Herzog: Antisemitism is as ugly and as deadly as it used to be

"How is it that, more than 70 years after World War II and the Holocaust, Jews cannot walk safely on certain streets in European cities?" Herzog questioned in an op-ed for Germany's 'Bild.'

June 27, 2019 05:50
3 minute read.
Jewish Agency chairman Isaac Herzog speaks at the GC4I conference in Jerusalem, June 19

Jewish Agency chairman Isaac Herzog speaks at the GC4I conference in Jerusalem, June 19. (photo credit: MIRI SHIMONOVICH/GPO)


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Jewish Agency Chairman Isaac Herzog has called for people across the world to unite “hand in hand” against the scourge of antisemitism.

“Antisemitism, the scourge we had hoped would remain a bad memory from the past, is raising its head again,” Herzog wrote in an op-ed published in the German newspaper Bild. “It is as ugly and as deadly as it used to be.”

He questioned how shootings, vandalism, threats and other acts of antisemitism can still be happening after the Holocaust.

“How is it that more than 70 years after World War II and the Holocaust, Jews cannot walk safely, if they can be identified as Jews, on certain streets in European cities?” he asked. “How can this happen in an era which has seen the apogee of liberal democracy and the strengthening of human rights through international institutions?”

He also wondered how the world can explain that “Europe is more unsafe for Jews than it has ever been since the end of the Second World War, and that the US has witnessed the deadliest attack on Jews in its history?”

He hit back, saying that “these are, after all, countries where awareness and remembrance are enshrined in public action, by governments and civil society alike.” However, he did not blame “legislators and law enforcement,” making it clear that they have not neglected the fight against antisemitism and racism.

“Antisemitism thrives in the boundless anonymity of the net,” Herzog highlighted. “It blooms in the shadows of society, and it flourishes among the extremes, where it unites supremacists and conspiracists, anarchists and jihadists, revolutionists and fundamentalists, liars and deniers.”

According to Herzog, antisemitism “slithers its way” from “the outskirts of decent society into the mainstream,” adding that it’s at that point that “we need to sound the alarm and shout: ‘Stop! Never again!’ If the tools of the state seem to falter, we need to rely on the courage and the commitment of each and every person of goodwill, just as this newspaper has done, by calling on the individual responsibility of its readers through the cutout kippah initiative.”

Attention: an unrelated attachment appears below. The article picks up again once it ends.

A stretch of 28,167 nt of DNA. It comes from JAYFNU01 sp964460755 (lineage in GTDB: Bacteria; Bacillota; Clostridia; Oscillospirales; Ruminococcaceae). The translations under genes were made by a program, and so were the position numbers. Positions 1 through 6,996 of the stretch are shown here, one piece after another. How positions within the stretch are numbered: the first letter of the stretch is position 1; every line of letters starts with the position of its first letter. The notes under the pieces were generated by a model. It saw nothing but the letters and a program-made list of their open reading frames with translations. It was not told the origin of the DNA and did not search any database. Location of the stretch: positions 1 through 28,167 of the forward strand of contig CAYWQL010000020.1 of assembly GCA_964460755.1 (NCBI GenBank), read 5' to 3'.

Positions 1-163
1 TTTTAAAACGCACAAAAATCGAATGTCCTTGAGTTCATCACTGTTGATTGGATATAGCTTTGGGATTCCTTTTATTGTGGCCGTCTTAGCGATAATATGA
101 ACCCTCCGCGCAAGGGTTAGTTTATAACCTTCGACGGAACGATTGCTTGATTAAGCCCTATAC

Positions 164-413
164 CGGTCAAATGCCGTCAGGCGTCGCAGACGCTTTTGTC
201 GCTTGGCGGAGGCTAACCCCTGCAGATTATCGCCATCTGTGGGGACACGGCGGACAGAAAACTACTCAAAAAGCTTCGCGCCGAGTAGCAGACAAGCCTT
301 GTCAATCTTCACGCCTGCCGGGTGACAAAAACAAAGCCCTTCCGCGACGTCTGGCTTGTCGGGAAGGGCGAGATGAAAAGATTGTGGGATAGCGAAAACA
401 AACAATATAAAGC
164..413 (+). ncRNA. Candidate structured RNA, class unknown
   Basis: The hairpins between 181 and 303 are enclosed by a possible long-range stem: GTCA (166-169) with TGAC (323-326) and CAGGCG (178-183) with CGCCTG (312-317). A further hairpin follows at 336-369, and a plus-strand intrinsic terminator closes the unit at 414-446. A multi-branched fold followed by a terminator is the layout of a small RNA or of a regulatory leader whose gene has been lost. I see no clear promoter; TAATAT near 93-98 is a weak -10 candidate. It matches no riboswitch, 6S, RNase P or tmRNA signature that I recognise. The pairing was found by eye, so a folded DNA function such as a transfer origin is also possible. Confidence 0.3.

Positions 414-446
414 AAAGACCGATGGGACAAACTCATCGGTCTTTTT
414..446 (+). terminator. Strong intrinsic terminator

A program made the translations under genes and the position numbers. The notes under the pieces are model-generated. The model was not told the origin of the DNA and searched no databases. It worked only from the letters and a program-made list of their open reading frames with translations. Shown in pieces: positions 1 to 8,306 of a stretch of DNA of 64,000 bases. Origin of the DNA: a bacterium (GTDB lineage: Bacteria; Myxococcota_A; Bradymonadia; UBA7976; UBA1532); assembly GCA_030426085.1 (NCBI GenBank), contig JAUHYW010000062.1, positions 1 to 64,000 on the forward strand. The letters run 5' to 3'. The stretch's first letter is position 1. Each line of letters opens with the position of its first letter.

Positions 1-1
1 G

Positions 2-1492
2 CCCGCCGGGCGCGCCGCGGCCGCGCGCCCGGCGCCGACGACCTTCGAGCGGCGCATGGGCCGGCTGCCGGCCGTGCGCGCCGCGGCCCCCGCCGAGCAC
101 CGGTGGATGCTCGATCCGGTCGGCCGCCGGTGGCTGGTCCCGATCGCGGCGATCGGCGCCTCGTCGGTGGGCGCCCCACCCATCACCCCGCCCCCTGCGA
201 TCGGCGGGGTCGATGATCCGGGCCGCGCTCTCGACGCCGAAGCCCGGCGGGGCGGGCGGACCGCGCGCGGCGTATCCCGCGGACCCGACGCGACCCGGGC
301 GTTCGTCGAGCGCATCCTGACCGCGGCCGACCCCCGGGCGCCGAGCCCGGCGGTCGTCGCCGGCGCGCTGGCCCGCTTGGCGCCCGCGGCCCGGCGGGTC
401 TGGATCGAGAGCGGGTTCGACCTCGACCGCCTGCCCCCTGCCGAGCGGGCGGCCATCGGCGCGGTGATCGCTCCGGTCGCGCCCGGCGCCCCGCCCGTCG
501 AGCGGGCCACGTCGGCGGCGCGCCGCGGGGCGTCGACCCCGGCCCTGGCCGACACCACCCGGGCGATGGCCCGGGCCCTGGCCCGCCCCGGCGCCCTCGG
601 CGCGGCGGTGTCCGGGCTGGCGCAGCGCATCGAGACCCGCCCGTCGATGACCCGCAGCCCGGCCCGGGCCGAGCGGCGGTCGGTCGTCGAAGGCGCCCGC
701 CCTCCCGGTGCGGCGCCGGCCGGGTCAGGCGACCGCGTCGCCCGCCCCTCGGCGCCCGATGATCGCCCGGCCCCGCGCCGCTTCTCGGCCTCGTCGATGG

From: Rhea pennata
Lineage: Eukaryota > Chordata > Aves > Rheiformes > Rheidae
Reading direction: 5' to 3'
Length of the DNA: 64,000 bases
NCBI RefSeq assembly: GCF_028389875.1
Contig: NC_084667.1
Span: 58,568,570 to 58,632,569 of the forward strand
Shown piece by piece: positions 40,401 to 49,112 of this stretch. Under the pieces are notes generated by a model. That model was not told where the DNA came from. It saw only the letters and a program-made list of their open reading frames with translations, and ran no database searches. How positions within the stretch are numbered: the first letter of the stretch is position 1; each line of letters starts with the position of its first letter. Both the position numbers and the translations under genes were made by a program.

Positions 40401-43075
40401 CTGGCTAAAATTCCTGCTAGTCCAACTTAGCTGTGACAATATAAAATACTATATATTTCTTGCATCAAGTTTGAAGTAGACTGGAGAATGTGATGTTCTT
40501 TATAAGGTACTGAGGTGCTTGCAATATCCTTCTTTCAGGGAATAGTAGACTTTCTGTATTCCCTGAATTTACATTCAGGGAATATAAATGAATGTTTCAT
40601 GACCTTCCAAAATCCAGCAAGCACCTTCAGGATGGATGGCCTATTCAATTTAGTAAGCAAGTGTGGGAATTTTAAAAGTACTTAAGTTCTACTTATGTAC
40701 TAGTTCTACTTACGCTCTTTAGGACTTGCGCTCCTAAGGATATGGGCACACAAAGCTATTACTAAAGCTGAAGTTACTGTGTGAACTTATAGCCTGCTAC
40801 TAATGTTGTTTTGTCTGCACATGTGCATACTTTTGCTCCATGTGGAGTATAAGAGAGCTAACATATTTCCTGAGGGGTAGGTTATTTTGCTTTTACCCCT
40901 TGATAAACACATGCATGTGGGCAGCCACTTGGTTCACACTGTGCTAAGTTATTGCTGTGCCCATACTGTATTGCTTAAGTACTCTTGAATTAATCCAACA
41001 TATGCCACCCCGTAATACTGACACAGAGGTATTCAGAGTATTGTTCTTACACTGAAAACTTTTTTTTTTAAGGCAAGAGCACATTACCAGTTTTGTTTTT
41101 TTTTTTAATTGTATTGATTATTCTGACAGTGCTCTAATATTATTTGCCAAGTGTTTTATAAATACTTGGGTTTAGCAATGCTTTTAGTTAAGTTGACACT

He made it clear that it is up to each and every person individually to join in this fight.

“It will take a wide ensemble of good-willed people working in concert, each in their own circle, to push back the shadow of racism and antisemitism,” he said.

Quoting philosopher Georg Wilhelm Friedrich Hegel – who said, “What experience and history teach is this: that people have never learned anything from history, or acted on principles deduced from it” – Herzog called on each and every person to prove him wrong.

“Let’s show that history’s lesson is well learned,” he concluded.

The op-ed was published just a day after Berlin’s antisemitism commissioner, Lorenz Kogel, repeated a warning that it is unsafe for Jewish people to wear a kippah in public, as they could face “attacks in public over and over again.”

The Algemeiner reported his comments on Tuesday, citing the Berliner Zeitung.

When asked if he would wear a kippah and walk in a Berlin neighborhood in which many Muslims live, Kogel refused to answer, saying he is not Jewish and should not offer advice to Jews.

He argued that in some Arab states “antisemitism is part of the state doctrine,” and ergo it is not surprising people “carry antisemitism with them when they come to Europe.”

He also maintained that in his view, the Al-Quds march in Berlin should be canceled.

The German government’s commissioner to combat antisemitism, Felix Klein, warned Jews in May that it is not always safe to wear the traditional head cover in Germany.

“I cannot advise Jews to wear the kippot everywhere all the time in Germany,” Klein told the Fuke media group, sparking a debate about Jewish security in Germany.

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